State of the art
ajp166 at bellatlantic.net
Fri Sep 23 21:08:00 CDT 2005
>Subject: Re: State of the art
> From: woodelf <bfranchuk at jetnet.ab.ca>
> Date: Fri, 23 Sep 2005 17:17:59 -0600
> To: General Discussion: On-Topic and Off-Topic Posts <cctalk at classiccmp.org>
>> Actually the sound card modes like WJST and PSK31 only need the sound card
>> to aquire the signal at audio baseband then the CPU does the heavy lifting.
>> There is also software defined radio, all modes (AM/FM/SSB/CW) where the
>> CPU after aquiring quadrature baseband does the decode work, the RF portion
>> of a reciever can be simple to the extreme but provide prformance and
>> features at the upper end.
>Call me a old fart but I still like Analog Radio and real music rather
>than digital this and that. I still think the BEST radio's are still
>ones built by hand rather than a mass market product like you see now
>days. While I don't deal in HAM radio I do see ShortWave Radio's now and
>then ranging from $49 to $100 with very few features that I consider
>now to be valuable. State of the Art to me is using the best knowlage
>and best use of components at the time rather than cheapest product as
>it now is. -- mass production of high speed low quality FET's -- is
>today's state of the art for all electronic devices built today.
>DSP is great for getting a signal out of noise like a space probe
>with a watt or two of power but just what is the front end of the
>reciver like? Playing with HI-fi audio I found negitive feedback
>is often mis-used. Non-linear components generate x**n harmonics
>that creates more noise because nobody considers this anymore.
>A valve diode I think is the lowest noise diode but who uses that.
>XTAL radio people have great front ends with a high Q but who uses that?
>All this aside ham radio still needs good people who know the
>equipment rather than some $$$$ product by microsoft-radio-95 so when
>ham people need to be called out for real work saving people with radio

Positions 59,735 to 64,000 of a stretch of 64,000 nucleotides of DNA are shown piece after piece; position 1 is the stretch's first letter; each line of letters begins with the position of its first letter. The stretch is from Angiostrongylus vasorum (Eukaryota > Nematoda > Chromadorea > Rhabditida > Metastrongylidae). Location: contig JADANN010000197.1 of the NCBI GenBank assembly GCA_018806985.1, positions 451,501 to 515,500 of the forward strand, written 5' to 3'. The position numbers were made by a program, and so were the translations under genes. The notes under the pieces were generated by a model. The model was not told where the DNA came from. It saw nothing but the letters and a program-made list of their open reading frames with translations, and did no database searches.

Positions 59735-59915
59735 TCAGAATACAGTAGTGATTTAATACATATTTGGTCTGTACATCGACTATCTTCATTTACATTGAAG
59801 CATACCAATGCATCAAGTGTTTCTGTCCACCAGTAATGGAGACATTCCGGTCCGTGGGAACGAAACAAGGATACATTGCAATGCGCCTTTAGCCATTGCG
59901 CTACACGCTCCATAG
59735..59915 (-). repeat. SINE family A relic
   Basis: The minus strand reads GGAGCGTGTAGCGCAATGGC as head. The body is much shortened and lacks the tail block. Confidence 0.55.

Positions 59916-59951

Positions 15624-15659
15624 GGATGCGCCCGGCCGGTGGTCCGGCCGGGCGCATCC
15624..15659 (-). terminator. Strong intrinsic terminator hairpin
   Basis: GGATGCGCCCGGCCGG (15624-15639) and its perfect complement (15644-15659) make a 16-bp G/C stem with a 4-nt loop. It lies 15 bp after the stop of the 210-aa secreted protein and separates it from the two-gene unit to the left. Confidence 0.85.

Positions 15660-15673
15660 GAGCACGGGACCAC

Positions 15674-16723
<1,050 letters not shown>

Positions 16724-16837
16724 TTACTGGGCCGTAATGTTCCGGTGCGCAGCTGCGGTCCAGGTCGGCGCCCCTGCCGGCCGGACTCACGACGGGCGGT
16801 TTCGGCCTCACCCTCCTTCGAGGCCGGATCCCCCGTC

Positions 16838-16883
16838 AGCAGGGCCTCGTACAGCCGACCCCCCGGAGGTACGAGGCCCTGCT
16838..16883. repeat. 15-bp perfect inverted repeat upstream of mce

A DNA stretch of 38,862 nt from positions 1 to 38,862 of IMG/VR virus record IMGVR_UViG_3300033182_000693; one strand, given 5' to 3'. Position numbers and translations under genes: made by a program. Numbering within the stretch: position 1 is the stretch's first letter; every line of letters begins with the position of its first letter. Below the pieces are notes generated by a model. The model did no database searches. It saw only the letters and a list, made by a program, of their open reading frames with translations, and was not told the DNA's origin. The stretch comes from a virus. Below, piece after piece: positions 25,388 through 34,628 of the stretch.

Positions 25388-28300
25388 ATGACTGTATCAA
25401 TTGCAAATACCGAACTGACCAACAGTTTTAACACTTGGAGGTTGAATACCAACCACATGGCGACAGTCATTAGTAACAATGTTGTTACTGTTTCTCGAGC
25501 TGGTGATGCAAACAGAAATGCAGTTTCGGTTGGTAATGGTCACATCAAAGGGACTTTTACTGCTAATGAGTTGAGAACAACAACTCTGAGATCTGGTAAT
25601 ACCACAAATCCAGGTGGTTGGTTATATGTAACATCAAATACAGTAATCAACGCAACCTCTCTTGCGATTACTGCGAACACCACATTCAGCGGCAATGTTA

>they can do it be it state of the art or a old transiver that they just
>happen to have kicking around with them at the time.
Then you'd like the 5 tube 75/80m RX I've built. Or maybe the 6m SSB
transceiver using analog phasing techniques.
Thermionic diodes are noisy, much more so than silicon. Tubes at RF
cannot approach the noise figured that cheap transistors can. Though
a 3CX1000 amp is still cheaper than a transistor one and far more
tolerent of mishandling.
Crystal sets could not eliminate WGSM (740am) 3000W and 1 mile
away and allow me to hear WABC 770khz 40 miles away.
Non-linearity it's bad design for some things but useful where
efficientcy counts. Look at Class E trannsmitters and switchmode
power supplies for efficientcy.
I have a tranceiver for 6M/2M that uses IF dsp and it's frontend is
very sophisticated and hears as good as any. To beat that took me
a year using some very good analog technology and it's limited to
6M and needs a digital display for the analog VFO. Great radio BUT,
not significantly better than the commercial one save for a few narrow
things I only care about.
What you should check out is Softrock, uses the soundard and CPU
to do the back end stuff and it's frontend is a 29$ kit.
www.amqrp.org/kits/softrock40/index.html (it's sold out but the
details are there).
So whats this got to do with computers. Well as cpu cycles get cheaper,
DSP can do things that analog had to do but not as well. Things like
brick wall filters that don't ring and phase delays that are frequency
invarient are very hard to do with analog. Right now a sound card
and a leftover 30-400mhz PC is a pretty cheap way to do dsp but,
there are chips out there that coming in cheaper and only require
programming. The difference is the computer can also deliver the
user interface or as pilots call them the "glass cockpit" rather than
a box of knobs and dials.
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